(Reuters) - Los Angeles Dodgers starter Clayton Kershaw became only the third pitcher since 2000 to post a 300-strikeout season in their 6-3 win over the San Diego Padres on Sunday.
On a pitch count to prepare for the playoffs, the left-hander entered the game needing six strikeouts to achieve the milestone.
He led off by striking out Melvin Upton Jr. and reached the 300-mark when he got Upton again in the third inning before he calmly walked back to the dugout to a standing ovation from the Dodger Stadium crowd in Los Angeles.
That put the 27-year-old pitcher, the National League's most valuable player in 2014, in an elite '300' club along with Curt Schilling (2002) and Hall of Famer Randy Johnson (2000, 2001 and 2002).
"Just pitch normally. If my pitch count got there by the time I got the six strikeouts, I would've came out of the game," Kershaw told mlb.com.
"Just the importance factor of trying to be fresh for the playoffs is more important than 300 strikeouts."
Kershaw, who is also a three-time Cy Young Award winner, joined fellow left-hander Sandy Koufax as the only Dodgers pitchers to reach 300 strikeouts in a single season. Koufax last achieved the feat in 1966.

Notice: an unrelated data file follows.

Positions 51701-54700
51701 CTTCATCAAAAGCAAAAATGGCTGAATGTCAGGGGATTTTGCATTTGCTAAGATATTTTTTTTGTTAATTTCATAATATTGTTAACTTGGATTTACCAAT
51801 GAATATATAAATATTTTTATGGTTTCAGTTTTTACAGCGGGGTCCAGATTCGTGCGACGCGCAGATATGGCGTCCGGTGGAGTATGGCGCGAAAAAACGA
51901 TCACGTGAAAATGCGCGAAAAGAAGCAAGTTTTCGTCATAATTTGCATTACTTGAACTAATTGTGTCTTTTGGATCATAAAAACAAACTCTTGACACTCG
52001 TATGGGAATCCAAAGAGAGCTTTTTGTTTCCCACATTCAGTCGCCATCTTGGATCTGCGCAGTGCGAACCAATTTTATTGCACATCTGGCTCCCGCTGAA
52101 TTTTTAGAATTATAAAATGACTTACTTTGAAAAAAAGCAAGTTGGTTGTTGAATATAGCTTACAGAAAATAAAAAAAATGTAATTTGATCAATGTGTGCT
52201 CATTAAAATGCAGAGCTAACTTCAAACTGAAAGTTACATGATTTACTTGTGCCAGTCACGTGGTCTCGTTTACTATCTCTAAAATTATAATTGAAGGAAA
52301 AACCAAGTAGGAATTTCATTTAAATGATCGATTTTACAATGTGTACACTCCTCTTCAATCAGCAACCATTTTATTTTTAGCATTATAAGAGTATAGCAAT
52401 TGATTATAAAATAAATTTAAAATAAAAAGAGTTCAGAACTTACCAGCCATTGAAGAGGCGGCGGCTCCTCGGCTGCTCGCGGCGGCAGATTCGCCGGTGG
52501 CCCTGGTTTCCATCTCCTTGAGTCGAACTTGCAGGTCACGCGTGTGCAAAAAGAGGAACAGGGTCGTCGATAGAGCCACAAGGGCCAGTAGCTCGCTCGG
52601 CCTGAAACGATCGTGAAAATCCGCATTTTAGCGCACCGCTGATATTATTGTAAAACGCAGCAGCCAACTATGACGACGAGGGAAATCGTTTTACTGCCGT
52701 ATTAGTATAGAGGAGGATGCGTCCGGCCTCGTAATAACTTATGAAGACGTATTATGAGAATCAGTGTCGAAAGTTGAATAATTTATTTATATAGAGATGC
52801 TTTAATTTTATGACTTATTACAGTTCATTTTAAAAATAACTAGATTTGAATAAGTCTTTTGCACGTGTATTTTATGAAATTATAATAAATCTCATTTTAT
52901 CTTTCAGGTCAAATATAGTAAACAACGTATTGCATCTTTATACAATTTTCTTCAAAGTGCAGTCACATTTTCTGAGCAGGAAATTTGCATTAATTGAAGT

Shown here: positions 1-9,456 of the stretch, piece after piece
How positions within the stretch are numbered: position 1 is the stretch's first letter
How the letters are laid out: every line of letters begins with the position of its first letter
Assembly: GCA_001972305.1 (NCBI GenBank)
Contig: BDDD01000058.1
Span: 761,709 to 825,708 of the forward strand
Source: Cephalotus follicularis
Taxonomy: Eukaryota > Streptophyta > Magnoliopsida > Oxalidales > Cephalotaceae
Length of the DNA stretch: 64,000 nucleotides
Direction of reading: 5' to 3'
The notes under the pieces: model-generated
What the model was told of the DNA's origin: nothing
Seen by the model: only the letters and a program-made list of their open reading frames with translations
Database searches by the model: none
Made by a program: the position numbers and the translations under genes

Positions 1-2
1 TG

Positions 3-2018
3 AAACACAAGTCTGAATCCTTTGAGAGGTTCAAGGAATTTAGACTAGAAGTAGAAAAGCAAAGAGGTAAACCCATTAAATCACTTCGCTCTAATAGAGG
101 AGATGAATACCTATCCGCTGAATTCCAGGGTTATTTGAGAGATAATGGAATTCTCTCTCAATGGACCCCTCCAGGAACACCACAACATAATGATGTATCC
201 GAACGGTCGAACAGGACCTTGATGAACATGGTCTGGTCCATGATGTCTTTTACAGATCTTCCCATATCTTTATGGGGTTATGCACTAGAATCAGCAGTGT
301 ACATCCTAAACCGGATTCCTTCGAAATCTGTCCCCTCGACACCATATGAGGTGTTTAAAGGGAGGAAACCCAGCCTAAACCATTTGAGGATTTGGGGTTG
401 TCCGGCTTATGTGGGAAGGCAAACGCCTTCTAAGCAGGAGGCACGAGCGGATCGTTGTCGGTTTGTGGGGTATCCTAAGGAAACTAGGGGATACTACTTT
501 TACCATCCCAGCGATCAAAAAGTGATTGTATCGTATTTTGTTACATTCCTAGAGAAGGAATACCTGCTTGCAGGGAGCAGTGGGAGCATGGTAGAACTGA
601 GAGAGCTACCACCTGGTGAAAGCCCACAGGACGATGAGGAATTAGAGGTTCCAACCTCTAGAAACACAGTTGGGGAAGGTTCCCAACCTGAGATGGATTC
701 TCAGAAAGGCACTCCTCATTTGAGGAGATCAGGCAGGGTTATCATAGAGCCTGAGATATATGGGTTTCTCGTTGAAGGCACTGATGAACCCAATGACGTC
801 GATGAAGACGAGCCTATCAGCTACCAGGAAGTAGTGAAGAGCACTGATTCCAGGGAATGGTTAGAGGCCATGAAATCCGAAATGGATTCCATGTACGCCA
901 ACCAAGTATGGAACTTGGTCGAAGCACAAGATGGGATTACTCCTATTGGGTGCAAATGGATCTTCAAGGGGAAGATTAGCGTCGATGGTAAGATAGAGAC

After reaching his limit of 60 pitches, Kershaw left the game to another standing ovation in the fourth, having registered seven strikeouts while allowing only two baserunners on singles in 3-2/3 innings.
The left-hander retired 10 successive batters from the first through the fourth innings and finished with 301 strikeouts before the Dodgers went on to complete their win.
"It's definitely a cool thing," Kershaw added of the milestone.
"It's obviously not the most important thing in the world. But when you settle down and look back on a career, you get to say that you did it once."
The Dodgers will head into the National League Division Series against the New York Mets in Los Angeles on Friday on a four-game winning streak.
Reporting by Mark Lamport-Stokes in Los Angeles; Editing by Greg Stutchbury